The flags are still flying at half mast in Oman. For 40 days, the Omani mourn the death of their late Sultan Kabus bin Said, who ruled the country for almost 50 years and was valued both by his countrymen and abroad because of his balancing and far-sighted policies.
My friend Rashid, Bedouin from Ramlat Al Wahiba, immediately spoke of the sultan’s death when he picked us up at the new Muscat airport. “Our sultan was like a father,” he says, and immediately afterwards: “The new sultan Haitham is a good man.” Then he gives my friend Jörg Reuther and me the keys of an off-road vehicle with which we want to explore the sandy deserts of Oman.
The first 140 kilometers from the capital Muscat to Nizwa lead over a four-lane road and show the economic progress that Oman has made since my last visit 20 years ago. Commercial areas, high-voltage power lines, new buildings and wide streets are reminiscent of developments in the neighboring United Arab Emirates. At first there is no trace of the magic of the Orient.
But then, early Friday morning, he shows up: at the Nizwa cattle market. Hundreds of local farmers have pegged their animals on the outer walls of the fort until prospective buyers form a circular alley through which the sheep and goats are driven. Bids are shouted, small auctions are carried out at lightning speed, an animal changes hands every few seconds.
The fort itself is one of the greatest attractions in Oman. The fortress tower has a diameter of 45 meters and a height of 35 meters. From its walls you can see the nearby Sultan Kabus Mosque. The Fort of Bahla 40 kilometers away and the Palace of Jabrin are also mandatory stops on every Oman tour.
In the labyrinth of star dunes
However, we are not interested in the buildings, but in the desert landscapes. The most beautiful areas are in the Rub al Chali, just under a thousand kilometers from Muscat. A partially even four-lane road takes us from Nizwa to Hayma, and 150 kilometers before Salala we turn onto a slope to Shisr. In the small village we meet our guide Mohamed.
We quickly leave the piste and find ourselves in a labyrinth of enormous star dunes. Mohamed drives ahead in his off-road vehicle. We follow its track, which depending on the sand quality is sometimes deeper, sometimes less deep into the sand. Driving the dunes is not for the faint of heart. It goes either steeply up or down steeply, in between short passages over the dunes.
Again and again we get stuck and have to reach for the shovel. The most important measure is to reduce the tire pressure in the sand. After two hours of driving in the dunes, Mohamed found a beautiful plateau that offers space for our tents and the two off-road cars. We enjoy cooking by the fire in the evening, feeling the silence and looking at the stars.
It is still dark when Jörg and I climb the highest dune in the area the next morning. We are at the top in time for sunrise. We let our photo drones rise and are fascinated by what we see on the monitor: the Rub al Khali dunes stretch to the horizon. At 780,000 square kilometers, it is almost twice the size of Germany and the largest sandy desert on earth. From its center in southern Saudi Arabia, it extends into the countries of Yemen, Oman and the United Arab Emirates. The lack of oases and slopes earned her the nickname “Empty Quarter”.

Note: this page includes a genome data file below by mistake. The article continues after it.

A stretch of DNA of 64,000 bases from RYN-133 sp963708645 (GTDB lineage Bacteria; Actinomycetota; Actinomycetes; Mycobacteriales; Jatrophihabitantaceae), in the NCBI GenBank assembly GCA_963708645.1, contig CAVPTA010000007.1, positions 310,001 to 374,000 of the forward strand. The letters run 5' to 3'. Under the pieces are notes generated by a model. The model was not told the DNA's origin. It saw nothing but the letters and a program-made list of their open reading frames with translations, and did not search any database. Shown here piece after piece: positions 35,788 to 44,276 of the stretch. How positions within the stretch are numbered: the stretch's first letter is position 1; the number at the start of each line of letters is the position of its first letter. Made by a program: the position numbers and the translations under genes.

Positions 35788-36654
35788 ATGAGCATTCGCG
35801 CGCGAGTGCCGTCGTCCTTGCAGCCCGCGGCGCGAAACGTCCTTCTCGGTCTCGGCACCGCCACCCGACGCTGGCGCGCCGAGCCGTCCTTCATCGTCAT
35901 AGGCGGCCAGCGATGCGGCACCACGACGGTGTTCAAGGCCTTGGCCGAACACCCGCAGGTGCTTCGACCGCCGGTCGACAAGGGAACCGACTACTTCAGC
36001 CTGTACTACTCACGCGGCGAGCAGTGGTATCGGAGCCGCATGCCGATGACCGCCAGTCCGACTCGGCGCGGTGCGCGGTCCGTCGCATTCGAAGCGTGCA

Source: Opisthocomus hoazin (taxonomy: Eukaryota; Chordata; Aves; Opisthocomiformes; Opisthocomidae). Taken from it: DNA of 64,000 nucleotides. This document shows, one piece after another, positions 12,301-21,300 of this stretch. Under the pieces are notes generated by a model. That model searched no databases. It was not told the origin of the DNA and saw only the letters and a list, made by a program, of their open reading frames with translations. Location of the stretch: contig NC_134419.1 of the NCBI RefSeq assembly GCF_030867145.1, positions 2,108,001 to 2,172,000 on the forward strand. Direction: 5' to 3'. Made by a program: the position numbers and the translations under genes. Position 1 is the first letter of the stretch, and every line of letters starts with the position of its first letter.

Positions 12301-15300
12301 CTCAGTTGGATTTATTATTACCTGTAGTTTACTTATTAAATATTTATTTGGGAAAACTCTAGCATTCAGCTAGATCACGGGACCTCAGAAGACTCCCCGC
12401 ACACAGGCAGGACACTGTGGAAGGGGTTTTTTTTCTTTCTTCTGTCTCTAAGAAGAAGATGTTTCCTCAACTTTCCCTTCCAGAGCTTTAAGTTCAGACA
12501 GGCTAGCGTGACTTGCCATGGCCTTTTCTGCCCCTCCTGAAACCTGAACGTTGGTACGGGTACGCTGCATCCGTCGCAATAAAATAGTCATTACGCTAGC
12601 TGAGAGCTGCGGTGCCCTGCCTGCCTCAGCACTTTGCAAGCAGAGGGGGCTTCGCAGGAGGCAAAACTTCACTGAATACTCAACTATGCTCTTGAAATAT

Cranes at hotel construction sites
Back in the camp we pack up and continue into the Rub al-Chali. It is windless and cool, the last dust in the air has settled, the air is crystal clear. After a curve through sand we reach an area in which the dunes are aligned in rows according to the northeast trade wind and are particularly high. Jörg and I are again hauling 40 kilograms of camera and film equipment to the highest of them.
At night there is wind, so the next morning the view is only a few kilometers – the good photo light is over. After two more nights in the dunes, we say goodbye to Mohamed and drive to the coast of the Arabian Sea, two hours’ drive away, which we reach north of Salalah. The region around the second largest city of the Oman is streaked by the monsoons in the summer months and is therefore wetter and more fertile.
Beach tourism is just beginning in Oman, although the snow-white, wide sandy beach would offer the best conditions for a second Dubai. They are trying to do this at Duqm, where gigantic construction work for a free trade zone, a port and a hotel area is underway to create foreign exchange income and jobs. In contrast, life in the few fishing villages is still contemplative.
In the small town of Ghalat we meet Abdallah, Rashid’s brother. He is to accompany us from the coast through the dunes of Ramlat Al Wahiba to the family camp. The dunes of the sand dune area, also called “Wahiba Sands”, are nowhere near as spectacular as those of the Rub al-Chali. For this, Bedouins still live in Ramlat Al Wahiba, letting sheep and goats graze in the sparsely vegetated dunes.
Coffee with cardamom
While I was often invited to tea in the Bedouin tents 20 years ago, the Bedouin curiosity is limited today. They now live in barrack-like buildings and do not really know what to think of the many passing off-road vehicles of the tourists.
Abdallah makes every effort not only to guide us safely through the desert, but also to cater well for us on the way. On a small fire he prepares coffee spiced with cardamom and serves dates. In the evening we reach the “Nomadic Desert Camp”, where we sleep comfortably in huts made of reeds. Of these camps tailored to the needs of tourists, there are more than a dozen in the north of Ramlat Al Wahiba.
In the evening we sit by the fire with Rashid, Abdallah and their brother Ahmed. The magic of 1001 nights can even be felt a little here. In today’s Oman, people usually look for him in vain.